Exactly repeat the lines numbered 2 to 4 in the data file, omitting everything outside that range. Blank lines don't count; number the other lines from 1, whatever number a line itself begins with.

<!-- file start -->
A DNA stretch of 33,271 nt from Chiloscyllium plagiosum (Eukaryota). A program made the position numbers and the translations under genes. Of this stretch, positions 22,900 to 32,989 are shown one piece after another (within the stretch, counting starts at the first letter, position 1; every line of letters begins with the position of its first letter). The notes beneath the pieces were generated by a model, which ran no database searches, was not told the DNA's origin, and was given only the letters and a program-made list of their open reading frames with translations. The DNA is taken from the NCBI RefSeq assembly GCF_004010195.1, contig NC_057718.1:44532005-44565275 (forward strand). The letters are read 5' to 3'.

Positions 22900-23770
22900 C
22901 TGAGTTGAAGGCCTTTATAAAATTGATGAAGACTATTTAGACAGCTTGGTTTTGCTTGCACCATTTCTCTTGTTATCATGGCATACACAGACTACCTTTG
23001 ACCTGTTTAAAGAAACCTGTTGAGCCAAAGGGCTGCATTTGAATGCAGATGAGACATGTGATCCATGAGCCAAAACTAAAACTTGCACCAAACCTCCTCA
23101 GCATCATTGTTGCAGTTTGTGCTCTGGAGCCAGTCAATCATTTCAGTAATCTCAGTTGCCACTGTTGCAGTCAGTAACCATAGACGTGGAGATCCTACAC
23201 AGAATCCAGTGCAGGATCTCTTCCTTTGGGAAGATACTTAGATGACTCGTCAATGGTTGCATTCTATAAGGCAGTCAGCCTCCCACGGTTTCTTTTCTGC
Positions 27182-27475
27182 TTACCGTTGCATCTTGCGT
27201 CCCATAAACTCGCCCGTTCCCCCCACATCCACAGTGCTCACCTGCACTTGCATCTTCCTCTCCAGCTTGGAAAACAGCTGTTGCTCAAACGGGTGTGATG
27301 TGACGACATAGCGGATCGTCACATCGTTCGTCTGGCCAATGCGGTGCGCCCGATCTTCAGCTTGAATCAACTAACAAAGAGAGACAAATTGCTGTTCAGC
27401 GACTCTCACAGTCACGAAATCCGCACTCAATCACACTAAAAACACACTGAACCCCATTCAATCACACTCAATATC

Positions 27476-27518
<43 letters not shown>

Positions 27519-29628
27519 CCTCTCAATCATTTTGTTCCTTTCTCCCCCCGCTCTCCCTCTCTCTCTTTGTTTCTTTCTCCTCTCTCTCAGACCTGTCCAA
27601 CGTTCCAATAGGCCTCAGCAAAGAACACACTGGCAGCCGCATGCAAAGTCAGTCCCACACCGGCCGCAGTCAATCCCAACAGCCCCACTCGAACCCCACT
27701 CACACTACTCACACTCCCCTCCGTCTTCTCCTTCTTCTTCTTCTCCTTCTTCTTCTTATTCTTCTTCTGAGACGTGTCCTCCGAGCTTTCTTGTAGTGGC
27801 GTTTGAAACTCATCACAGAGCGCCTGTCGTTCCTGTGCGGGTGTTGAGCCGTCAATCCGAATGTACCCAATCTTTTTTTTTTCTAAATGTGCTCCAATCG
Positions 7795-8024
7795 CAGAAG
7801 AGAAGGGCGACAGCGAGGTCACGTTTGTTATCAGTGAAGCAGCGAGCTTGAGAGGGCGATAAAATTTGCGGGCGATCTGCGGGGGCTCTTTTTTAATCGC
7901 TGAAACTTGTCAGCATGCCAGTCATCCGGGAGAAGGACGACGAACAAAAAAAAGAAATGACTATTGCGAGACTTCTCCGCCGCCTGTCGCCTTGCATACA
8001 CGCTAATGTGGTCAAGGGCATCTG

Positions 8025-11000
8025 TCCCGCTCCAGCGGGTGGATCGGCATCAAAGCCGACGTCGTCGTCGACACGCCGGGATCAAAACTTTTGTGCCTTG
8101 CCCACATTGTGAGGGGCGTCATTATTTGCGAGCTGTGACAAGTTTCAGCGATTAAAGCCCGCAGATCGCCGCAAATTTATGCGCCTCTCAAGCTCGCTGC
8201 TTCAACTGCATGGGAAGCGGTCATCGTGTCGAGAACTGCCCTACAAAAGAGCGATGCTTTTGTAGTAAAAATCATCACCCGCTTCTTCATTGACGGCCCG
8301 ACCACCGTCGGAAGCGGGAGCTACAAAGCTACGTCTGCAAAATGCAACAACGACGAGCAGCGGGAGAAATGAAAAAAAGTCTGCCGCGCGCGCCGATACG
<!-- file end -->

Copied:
Positions 22900-23770
22900 C
22901 TGAGTTGAAGGCCTTTATAAAATTGATGAAGACTATTTAGACAGCTTGGTTTTGCTTGCACCATTTCTCTTGTTATCATGGCATACACAGACTACCTTTG